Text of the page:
Inmarsat announced that its long-awaited high-speed airborne data services will be available by the end of the year. The service, called Swift64, will allow passengers flying aboard satcom-equipped corporate aircraft to access the Internet and e-mail at 64 kbps, faster than most computer telephone modem connections. Swift64 is based on Inmarsat’s global-area network platform, said a spokesman.
Rosen Products of Eugene, Ore., is making a splash in the new product pool with the announcement of the integration of Honeywell’s OneView satellite-direct television into its cabin-entertainment system and introduction of a new wide-aspect-ratio flat-panel cabin monitor.
When DeCrane Aviation formally introduced its new e-Cabin.Connect program to develop true in-flight high-speed Internet access, it was met with cheers by many bizav operators, and shaking of heads by some skeptics. Now, according to DeCrane, the company will begin the final in-flight test phase of e-Cabin before the end of the year.
Efforts by a Newburgh, N.Y. company to put AWOS readouts on the Internet have met with limited success, but a major AWOS manufacturer gives the idea a good review.
GE Druck has introduced a new air-data line-switching unit to make it easier for operators to test their pitot-static systems. The LSU-105 unit uses manually switched color-coded valves to allow crewmembers to connect the test equipment quickly to the aircraft’s pitots. The unit can conduct multiple tests simultaneously to reduce downtime. Each of the four pitot-static channels can be isolated to allow independent instrument testing.
Unless you’ve been living under a rock the past few years, you’ll know that barely a day passes without news that some nifty new method of accessing the Internet has been developed, not to mention a bushel full of cool new ideas about what to do once you’re online.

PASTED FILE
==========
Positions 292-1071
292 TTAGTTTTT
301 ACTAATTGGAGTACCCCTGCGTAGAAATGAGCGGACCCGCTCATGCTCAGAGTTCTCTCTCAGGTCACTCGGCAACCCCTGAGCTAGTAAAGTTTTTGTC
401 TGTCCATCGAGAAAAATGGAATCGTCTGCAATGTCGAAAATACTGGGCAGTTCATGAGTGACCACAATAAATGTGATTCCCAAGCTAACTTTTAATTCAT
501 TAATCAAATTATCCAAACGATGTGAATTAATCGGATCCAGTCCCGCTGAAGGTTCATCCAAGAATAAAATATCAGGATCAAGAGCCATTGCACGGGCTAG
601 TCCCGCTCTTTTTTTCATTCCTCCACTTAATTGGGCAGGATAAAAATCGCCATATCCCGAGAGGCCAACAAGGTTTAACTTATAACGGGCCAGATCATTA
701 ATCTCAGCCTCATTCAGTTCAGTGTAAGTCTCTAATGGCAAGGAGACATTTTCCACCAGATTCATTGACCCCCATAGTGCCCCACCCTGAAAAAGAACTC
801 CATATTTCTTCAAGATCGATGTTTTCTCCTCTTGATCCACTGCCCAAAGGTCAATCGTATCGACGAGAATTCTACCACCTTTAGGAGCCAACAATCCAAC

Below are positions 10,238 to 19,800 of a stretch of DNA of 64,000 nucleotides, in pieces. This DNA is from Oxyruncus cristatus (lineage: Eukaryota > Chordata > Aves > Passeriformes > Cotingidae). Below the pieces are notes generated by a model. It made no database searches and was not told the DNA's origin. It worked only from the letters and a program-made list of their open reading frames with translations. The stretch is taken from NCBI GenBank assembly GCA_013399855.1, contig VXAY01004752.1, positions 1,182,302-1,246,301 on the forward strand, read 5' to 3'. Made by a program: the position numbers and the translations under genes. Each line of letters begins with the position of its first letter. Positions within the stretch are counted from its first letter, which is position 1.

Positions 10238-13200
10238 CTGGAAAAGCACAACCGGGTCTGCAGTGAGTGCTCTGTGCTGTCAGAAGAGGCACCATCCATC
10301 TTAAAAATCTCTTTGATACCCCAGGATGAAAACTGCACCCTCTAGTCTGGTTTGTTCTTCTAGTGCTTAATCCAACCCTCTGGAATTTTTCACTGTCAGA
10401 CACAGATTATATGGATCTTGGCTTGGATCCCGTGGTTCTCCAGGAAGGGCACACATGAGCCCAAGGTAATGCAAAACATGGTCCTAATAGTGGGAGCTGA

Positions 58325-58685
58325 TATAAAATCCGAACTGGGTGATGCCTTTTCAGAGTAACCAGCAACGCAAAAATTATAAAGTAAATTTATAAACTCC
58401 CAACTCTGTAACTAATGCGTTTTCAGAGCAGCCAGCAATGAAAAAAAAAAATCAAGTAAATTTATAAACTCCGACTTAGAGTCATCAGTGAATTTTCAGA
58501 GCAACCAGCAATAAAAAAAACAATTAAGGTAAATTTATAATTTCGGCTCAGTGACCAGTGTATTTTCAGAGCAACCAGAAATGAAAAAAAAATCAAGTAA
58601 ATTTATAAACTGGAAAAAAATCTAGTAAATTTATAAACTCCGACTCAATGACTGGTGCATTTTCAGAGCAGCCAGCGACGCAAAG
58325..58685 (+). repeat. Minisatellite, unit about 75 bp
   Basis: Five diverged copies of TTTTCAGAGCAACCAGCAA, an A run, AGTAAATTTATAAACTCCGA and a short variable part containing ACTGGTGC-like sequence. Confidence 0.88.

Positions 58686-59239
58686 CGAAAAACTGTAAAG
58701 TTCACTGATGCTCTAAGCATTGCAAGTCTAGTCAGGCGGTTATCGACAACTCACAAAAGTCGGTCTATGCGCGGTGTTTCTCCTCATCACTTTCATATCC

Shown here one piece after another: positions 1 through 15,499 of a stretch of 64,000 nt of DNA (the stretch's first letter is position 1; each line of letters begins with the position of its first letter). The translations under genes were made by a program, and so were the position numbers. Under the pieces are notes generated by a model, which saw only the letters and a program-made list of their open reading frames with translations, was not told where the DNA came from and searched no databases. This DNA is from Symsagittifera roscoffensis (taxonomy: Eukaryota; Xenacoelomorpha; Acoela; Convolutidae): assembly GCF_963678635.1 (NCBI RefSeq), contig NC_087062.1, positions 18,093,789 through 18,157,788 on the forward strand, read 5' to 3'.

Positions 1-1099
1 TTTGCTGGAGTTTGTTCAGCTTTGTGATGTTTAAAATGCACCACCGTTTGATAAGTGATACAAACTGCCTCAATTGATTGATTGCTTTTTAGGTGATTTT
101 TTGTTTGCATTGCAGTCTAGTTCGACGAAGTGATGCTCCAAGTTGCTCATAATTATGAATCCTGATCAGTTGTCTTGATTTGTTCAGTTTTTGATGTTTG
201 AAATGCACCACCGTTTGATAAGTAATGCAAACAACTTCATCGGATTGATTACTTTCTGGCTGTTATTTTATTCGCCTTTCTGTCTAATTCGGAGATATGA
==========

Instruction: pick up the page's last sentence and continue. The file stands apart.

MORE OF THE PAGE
Ireland-based Aircraft Management Technologies (AMT) launched a new electronic flight book system called Flightman. It is claimed to be the first to allow secure, wireless transmission of aircraft and operations data from a portable computing device to an operator’s server.
The FAA has awarded an initial $20.5 million contract to ITT Industries aerospace/communications division to provide the agency with multimode VHF digital air-to-ground radios as part of its next-generation air/ground communications system (Nexcom). If all options are exercised, it could be worth as much as $580 million.
Passengers flying on the company jet may soon be allowed to use their personal cellphones to make and receive calls.
Every spring the federal government departments must submit to Congress their proposed spending estimates for inclusion in the President’s budget for the next fiscal year. The estimates go first to separate appropriations committees in the House and Senate for review and the inclusion of any changes the legislators believe are necessary before being combined into the final budget.